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Will the International Monetary Fund's (IMF) decision to sell 403 metric tons of gold drive down gold prices? Yes, gold prices will plunge to $700 or below that if and when IMF really sells its gold reserves, says legend..
03 May 2009
Commodity Online
MUMBAI: Will the International Monetary Fund's (IMF) decision to sell 403 metric tons of gold drive down gold prices? Yes, gold prices will plunge to $700 or below that if and when IMF really sells its gold reserves, says legendary global commodities investor Jim Rogers.

Rogers, who left the United States to settle down in Singapore last year, and who is regarded as a commodities guru globally said he will hold on to his gold and is waiting to buy more gold because he expects gold prices to considerably come down when IMF sells its gold holdings.

”The fact is that IMF is trying to get permission from everybody to sell gold. I don’t know it will succeed or not. But if and when IMF sells its gold, gold prices may go to a bottom. Who knows? It may go down to US$700. IMF has got a lot of gold to sell. If it does, I hope I’m brave enough and smart enough to buy more,” Rogers told Bloomberg Radio in an interview.

Rogers launched the Rogers International Commodity Index in 1998. The index is a composite, US dollar-based, total return index, designed to meet the need for consistent investing in a broad based international vehicle. The Index represents the value of a basket of commodities consumed in the global economy, ranging from agricultural to energy to metal products.

Rogers who is hot on China has been investing heavily into Chinese investment and agricultural funds in the last year. According to Rogers, three billion people living in Asia, most of them in India and China, will account for a major portion of the total demand for commodities in the coming years.

Rogers, author of such famous books like Hot Commodities and A Bull in China, recently launched an agricultural commodities index focused on food consumption in China. In an interview to Commodity Online Rogers said recently: “China is a fascinating place to invest in. China is on the rise, like America 100 years ago, and the problems the Asian giant is encountering right now in certain, mainly export-driven, sectors of its economy will not alter the country’s long-term trajectory. “

Rogers who is known for a investor across various commodities has never been fascinated by gold. Recently he had stated that gold trading at COMEX was a paper game.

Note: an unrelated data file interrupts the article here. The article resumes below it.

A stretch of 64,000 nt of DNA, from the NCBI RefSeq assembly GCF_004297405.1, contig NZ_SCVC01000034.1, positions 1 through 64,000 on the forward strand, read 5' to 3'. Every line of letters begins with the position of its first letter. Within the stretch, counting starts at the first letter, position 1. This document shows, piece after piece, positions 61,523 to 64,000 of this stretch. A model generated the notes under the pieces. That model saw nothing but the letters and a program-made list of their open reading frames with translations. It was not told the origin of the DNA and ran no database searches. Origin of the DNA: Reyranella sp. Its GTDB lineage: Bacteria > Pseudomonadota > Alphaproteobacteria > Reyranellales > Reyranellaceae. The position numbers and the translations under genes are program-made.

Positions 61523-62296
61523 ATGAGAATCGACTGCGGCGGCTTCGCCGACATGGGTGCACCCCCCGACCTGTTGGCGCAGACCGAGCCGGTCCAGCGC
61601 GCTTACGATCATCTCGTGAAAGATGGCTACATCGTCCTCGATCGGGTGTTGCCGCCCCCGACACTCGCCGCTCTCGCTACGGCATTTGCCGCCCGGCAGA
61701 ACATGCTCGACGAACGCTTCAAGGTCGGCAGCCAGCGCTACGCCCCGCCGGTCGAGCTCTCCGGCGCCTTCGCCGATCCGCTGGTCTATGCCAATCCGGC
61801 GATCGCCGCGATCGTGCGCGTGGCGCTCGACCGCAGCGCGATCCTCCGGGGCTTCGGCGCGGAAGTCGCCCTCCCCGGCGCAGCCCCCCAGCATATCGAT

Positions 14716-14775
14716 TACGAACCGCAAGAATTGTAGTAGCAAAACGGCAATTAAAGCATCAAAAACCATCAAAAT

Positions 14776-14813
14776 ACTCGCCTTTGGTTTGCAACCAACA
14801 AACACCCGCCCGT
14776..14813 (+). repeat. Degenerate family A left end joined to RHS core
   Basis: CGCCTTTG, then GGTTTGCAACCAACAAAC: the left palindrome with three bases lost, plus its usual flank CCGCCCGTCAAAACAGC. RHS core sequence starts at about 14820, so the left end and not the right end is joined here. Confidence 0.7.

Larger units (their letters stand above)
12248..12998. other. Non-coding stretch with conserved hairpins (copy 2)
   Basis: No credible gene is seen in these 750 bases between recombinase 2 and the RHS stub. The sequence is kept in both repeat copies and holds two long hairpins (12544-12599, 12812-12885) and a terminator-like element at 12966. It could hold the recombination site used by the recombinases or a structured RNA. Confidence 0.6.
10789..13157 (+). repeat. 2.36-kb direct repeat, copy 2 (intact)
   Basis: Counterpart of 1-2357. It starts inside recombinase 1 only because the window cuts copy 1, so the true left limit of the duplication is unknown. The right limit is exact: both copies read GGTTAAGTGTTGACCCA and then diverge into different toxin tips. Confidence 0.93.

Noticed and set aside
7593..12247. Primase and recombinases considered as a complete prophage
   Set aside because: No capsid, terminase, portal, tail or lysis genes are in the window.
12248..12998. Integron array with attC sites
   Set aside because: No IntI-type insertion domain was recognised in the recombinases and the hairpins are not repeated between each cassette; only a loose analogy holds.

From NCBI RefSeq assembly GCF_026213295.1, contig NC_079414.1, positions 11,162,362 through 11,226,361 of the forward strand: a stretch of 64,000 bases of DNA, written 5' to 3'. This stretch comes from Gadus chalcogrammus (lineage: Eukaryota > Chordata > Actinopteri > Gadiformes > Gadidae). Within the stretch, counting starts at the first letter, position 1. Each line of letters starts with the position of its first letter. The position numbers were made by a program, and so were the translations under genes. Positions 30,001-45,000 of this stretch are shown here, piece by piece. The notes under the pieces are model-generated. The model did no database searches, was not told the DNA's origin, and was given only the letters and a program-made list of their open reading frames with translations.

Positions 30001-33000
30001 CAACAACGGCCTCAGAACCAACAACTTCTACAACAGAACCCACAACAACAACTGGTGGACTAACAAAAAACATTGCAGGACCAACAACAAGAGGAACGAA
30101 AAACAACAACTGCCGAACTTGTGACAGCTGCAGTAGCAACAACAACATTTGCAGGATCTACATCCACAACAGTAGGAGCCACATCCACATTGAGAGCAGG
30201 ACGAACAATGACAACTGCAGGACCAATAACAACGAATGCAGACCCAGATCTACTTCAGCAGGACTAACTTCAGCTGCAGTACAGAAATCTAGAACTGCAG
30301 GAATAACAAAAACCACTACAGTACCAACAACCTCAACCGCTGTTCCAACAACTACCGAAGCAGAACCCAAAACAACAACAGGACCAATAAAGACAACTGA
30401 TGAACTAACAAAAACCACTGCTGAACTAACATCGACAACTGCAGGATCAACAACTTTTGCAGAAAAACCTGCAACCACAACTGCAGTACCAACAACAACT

Rogers said that is worried that gold prices are under pressure because of the IMF decision to sell gold reserves.

He said owns own some gold. But at the same Rogers is not planning to buy any more yellow metal because IMF, which is one of the largest owners of gold in the world, is desperate to sell its gold.

Rogers’ comments come in the wake of the G20 leaders’ decision that IMF should sell gold from its reserve to help stimulate the world economy.

"Additional resources from agreed sales of IMF gold will be used, together with the surplus income, to provide US$6 billion additional concessional and flexible finance for the poorest countries over the next two to three years," G20 leaders had said.

The IMF’s board approved a proposal in April 2008 to sell 403.3 metric tons of bullion as part of a plan to close the Washington-based lender’s annual deficit. The sale of 403.3 tonnes of gold was originally proposed in 2007 after a committee chaired by Andrew Crockett recommended the IMF adopt a new funding model.

The IMF is the third-largest holder of gold reserves after the US and Germany, with 3,217 tons in deposits, according to the World Gold Council (WGC).

Countries like India and China want IMF to sue the money to invest to raise IMF liquidity or spend it to improve incomes of the poorest countries.

A large part of the IMF gold may find its way into central banks and private players. Since most of it will be out of reach for retail markets, gold prices may not get hammered.

Globally gold prices now are in the $870-$950 per ounce range. India and Turkey, traditionally big buyers of gold, have not bought much lately because of low domestic demand.

According to IMF, a recent surge in IMF lending to countries facing balance of payments crises related to the global economic slowdown and financial turmoil has led analysts to question whether the Washington-based institution will proceed with the plan.

The sale is expected to hit the gold price, which is at the peak now. Following the recession, gold prices have soared to new heights as safe haven buyings increased.
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